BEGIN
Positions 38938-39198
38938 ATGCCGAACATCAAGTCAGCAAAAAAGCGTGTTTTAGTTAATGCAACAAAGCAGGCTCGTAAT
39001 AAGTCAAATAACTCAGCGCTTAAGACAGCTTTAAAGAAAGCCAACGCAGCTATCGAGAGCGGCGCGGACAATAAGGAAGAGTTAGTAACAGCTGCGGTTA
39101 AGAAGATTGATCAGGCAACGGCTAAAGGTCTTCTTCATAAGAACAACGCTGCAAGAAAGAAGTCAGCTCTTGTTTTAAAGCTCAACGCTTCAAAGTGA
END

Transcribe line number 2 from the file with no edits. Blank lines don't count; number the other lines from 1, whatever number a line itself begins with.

38938 ATGCCGAACATCAAGTCAGCAAAAAAGCGTGTTTTAGTTAATGCAACAAAGCAGGCTCGTAAT